Pursuant to this formulation of the warrant agreement, GDC duly issued warrants to Middlebury in October 1993. Although earlier that year Middlebury had made a claim against GDC for indemnification regarding environmental damages alleged by third parties, which subsequently evolved into a Federal action, the lessee GDC did not factor this claim or any other “additional rent” item into the calculation of the number of warrants issued. This was true despite the executions of the first amendment to the warrant agreement just after the environmental claim was made, and the second amendment to the warrant agreement at the time the warrants were issued. Also within this period, the second and third lease amendments were made, further reducing the scheduled rent.
The second amendment to the warrant agreement provided that the “net rental savings” be determined by the difference between what would have been the scheduled annual rent under the original lease and the scheduled annual rent paid as set forth in the second amended lease. GDC, however, declined to issue warrants for 1994 and 1995, claiming that due to the pending environmental indemnification claim, it was unable to calculate the number of warrants to be issued.
Bob on behalf of Middlebury commenced an action seeking specific performance of the obligation to undertaken by GDC to issue the stock warrants. The motion for summary judgment was denied. Bob on behalf of Middlebury took an appeal. After oral argument on the appeal, the Appellate Division, First Departmentreversed the denial of summary judgment and ordered GDC to issue the stock warrants to our client.
St. Andrews Condominium Corp. v. Chemical Bank (Sup. Ct., Westchester County)
Our Business Litigation and Commercial Finance lawyers have experience in all types of commercial lending issues, including lender liability claims. Here, Robert M. Redis successfully resolved lender liability and related claims including alleged violation of the condominium offering plan, construction and design defects against our client, a major national bank, which acted as a $70 million construction lender. The project was a large cluster zoned residential condominium and a redesign of the adjacent St. Andrews Golf Club course. The project was developed by various Jack Nicklaus entities. Mr. Nicklaus also redesigned the St. Andrews Golf Club course, which was adjacent to the condominium and which the owners of the condominium units were able to join. As part of his work, Bob was able to negotiate a settlement among the home owners, the St. Andrews Golf Club and curling rink, the Nicklaus group and the Town of Greenburgh, so that all claims were dropped against our client, the lender. We were also able to establish necessary rights of way and easements for the units, saving our client, the lender, significant exposure and defense costs in what would have been protracted litigation.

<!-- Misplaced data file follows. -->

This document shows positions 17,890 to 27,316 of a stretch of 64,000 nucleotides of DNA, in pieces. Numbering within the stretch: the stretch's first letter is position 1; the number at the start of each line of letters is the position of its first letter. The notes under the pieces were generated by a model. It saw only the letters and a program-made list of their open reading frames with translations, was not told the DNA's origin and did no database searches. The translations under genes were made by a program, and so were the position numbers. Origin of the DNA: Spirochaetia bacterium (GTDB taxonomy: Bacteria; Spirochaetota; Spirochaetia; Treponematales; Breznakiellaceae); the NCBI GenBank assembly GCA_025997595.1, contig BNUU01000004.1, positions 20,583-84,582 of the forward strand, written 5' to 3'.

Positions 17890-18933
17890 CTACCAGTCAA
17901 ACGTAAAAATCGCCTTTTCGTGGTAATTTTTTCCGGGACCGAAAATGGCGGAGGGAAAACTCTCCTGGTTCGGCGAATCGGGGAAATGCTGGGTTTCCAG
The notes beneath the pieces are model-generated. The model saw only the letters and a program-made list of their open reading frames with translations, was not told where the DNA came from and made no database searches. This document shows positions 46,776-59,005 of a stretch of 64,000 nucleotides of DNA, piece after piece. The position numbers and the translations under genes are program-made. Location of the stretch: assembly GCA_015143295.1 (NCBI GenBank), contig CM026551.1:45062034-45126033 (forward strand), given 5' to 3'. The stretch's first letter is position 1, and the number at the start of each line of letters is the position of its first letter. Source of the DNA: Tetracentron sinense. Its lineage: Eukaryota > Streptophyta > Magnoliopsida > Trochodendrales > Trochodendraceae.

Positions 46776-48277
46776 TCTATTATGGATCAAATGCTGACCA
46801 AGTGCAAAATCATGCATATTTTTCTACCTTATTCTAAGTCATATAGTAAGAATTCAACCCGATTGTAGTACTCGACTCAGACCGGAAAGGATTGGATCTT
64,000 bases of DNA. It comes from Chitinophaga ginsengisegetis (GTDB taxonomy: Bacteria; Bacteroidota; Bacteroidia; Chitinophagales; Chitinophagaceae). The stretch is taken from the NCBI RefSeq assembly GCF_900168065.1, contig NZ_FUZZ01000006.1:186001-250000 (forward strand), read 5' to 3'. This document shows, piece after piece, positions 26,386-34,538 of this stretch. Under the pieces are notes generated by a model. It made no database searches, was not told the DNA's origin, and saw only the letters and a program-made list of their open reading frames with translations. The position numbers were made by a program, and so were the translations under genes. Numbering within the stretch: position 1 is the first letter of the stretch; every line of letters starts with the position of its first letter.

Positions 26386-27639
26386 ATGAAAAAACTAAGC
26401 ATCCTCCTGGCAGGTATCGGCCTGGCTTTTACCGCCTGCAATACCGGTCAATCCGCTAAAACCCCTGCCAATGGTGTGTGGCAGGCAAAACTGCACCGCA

McCarthy Fingar's Business Litigation and Real Estate Transactions groups have also represented clients on real estate title disputes. Here, Robert M. Redis successfully obtained summary judgment at the trial court after extensive discovery. The issues involved restrictions on land use, historic preservation, zoning matters and doctrines of merger of ownership. The plaintiff commenced this action for declaration that the prior owner’s 1980 "subdivision" of Lot No. 4 violated the restrictive covenant prohibiting a lot subdivision without the approval of the owners of the other three lots. If the plaintiff's position was correct, Bob's clients could lose their homes. Their property was adjacent to a property listed on the New York State Historic Registry because of it involvement in the American Revolution. The trial court determined that, insofar as the prior owners of the property, the Benjamin family, either individually, or through their controlled corporation, Andros Realty Co., owned all of the parcels as of 1922, the restrictive covenant at issue was extinguished by the doctrine of merger. This determination was contested on appeal. The Appellate Division, Second Department, disagreed with the lower court and found that the merger had not occurred; but Bob won the appeal when they agreed with his alternative argument that the plaintiff's action was barred by laches. The laches argument was that the plaintiff sat back and did nothing, knowing that the homeowners were engaged in substantial construction on the lot. The plaintiff delayed seeking to enforce the restrictive covenant until after the homeowners had completed the bulk of the construction and incurred a great deal of expense with the knowledge of the plaintiff.